Heavy on my mind is the guilt that accompanies the realisation that there are plenty of people worse off than me. Wonderful people who haven’t had such a treasure-trove of opportunities as I have, and who have been stricken with such serious misfortune that I want to punch** those who claim that people just need to work harder.

I don’t want to feel guilty, and please don’t you feel guilty because of me. Let’s be collectively guilt-free, since none of us actually chose our lot. I didn’t choose to have Friedreich’s Ataxia, neither did you. But hopefully we do get to choose what we do with our time this side of the grave. An opportunity is something voluntary, something you can back out of. Otherwise it is a compulsion.

I am being purposefully non-specific about what my job actually is because it is not fair on my employer if I start detailing it. I care about the people I work for, and I believe in the institution. Anyway, those that know me already know what I do. The point is that I don’t believe in my own place within it. My purpose. This is a cry for understanding, because I am someone who relies very dearly on others for validation. It is distressing to think that I am letting people down. But I need to back out.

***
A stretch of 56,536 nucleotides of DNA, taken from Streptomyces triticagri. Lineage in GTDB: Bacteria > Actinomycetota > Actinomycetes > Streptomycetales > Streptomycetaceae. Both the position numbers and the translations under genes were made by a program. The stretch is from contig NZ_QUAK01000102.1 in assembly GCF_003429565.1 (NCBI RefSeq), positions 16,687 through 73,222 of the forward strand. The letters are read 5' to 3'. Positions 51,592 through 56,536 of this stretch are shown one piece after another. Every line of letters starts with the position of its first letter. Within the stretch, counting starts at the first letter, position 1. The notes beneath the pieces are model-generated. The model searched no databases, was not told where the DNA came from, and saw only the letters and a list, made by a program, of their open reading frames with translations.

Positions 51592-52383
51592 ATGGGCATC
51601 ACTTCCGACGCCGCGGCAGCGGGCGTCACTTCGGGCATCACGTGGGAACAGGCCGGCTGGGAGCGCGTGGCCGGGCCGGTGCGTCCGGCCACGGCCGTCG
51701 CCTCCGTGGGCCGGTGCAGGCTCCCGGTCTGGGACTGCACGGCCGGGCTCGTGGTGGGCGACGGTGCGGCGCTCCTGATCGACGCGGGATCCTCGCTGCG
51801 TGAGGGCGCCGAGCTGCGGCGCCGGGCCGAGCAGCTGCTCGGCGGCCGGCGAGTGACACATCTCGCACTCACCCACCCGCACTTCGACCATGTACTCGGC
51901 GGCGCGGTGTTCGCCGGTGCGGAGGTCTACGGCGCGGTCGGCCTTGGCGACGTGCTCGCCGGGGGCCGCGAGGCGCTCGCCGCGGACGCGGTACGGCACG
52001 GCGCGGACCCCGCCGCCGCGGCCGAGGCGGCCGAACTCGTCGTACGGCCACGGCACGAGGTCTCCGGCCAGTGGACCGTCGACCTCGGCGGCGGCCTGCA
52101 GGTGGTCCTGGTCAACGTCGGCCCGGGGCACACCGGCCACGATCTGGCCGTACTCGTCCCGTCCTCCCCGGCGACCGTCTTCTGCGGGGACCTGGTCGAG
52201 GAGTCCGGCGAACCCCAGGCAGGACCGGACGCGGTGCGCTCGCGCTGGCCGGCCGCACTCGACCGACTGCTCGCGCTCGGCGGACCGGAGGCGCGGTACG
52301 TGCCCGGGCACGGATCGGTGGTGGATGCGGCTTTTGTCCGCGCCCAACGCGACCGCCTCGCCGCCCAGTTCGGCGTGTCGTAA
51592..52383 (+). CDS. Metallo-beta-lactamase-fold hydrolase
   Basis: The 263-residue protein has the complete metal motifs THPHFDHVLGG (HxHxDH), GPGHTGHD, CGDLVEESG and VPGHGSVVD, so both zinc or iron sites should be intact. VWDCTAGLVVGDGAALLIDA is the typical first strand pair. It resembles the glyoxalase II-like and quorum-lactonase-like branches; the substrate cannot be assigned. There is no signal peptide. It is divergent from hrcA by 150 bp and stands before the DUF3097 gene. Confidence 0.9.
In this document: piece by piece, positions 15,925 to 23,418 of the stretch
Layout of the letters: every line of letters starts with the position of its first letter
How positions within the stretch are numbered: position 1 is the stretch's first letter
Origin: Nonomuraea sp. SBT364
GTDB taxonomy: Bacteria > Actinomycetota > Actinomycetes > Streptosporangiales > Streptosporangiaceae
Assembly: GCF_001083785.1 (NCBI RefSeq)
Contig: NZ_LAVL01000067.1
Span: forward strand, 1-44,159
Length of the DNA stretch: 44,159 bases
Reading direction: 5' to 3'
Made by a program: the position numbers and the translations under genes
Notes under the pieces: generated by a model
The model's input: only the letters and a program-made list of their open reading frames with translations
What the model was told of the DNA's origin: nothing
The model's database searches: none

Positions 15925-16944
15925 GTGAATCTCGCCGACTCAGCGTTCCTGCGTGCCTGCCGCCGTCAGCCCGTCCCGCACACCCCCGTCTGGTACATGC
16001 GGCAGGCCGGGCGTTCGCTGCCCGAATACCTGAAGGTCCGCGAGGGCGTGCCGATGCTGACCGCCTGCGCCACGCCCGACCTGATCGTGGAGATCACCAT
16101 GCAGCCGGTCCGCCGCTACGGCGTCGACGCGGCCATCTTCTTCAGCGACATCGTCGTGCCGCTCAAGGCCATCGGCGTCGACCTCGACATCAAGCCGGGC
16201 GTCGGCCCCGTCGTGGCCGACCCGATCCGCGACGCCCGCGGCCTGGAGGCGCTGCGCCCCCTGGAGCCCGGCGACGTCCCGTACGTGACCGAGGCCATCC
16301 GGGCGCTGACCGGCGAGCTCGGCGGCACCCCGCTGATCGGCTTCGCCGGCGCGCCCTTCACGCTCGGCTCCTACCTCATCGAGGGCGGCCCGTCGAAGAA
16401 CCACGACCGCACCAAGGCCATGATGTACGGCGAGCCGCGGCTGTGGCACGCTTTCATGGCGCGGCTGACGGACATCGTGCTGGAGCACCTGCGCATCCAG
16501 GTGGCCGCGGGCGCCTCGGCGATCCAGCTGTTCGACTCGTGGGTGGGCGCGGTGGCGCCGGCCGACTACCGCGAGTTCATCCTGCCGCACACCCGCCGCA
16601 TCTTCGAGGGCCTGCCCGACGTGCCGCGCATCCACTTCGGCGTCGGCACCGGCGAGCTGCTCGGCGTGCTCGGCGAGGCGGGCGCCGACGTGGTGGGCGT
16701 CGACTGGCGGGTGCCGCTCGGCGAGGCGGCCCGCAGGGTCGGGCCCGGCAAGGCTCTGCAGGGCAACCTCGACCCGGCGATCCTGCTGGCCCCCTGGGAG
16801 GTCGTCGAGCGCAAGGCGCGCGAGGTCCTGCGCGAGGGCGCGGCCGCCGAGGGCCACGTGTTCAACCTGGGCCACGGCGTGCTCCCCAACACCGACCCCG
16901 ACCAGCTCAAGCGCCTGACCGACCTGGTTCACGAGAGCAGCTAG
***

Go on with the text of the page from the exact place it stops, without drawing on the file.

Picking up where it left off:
I need the freedom to do what I came out of this planet to do and write out the stories in my head. Twenty months of concepts and ideas need to be re-examined and developed (where they are actually good — most of them aren’t and I am not being modest), as well as a back-log of drafts for this website. Interviews with people, attempts at poetry. I have plans to transform this website and launch a patreon page which would allow people to support me by pledging a small amount of money (like $3) on an ongoing basis in return for which those patrons would get access to content etc. It is a way to make creative endeavours actually sustainable long term. I’ll write more about this later.

Full-time work in the public sector is not my dream, and it shouldn’t be a hell. Carefully, and honestly I want to make my real dream actually happen. I just need some time, space, and understanding.

*Despite what some people have assumed, I don’t want to write for the Listener magazine. Or any media outlet for that matter. Not that I think I am better than that, but because when I am at my worst I find solace in fiction/poetry. At my best I can write fiction/poetry. I interview people because I enjoy good conversation. Whether the product of my endeavors is worth examining, well, that is really up to you.

**Punch with words of course…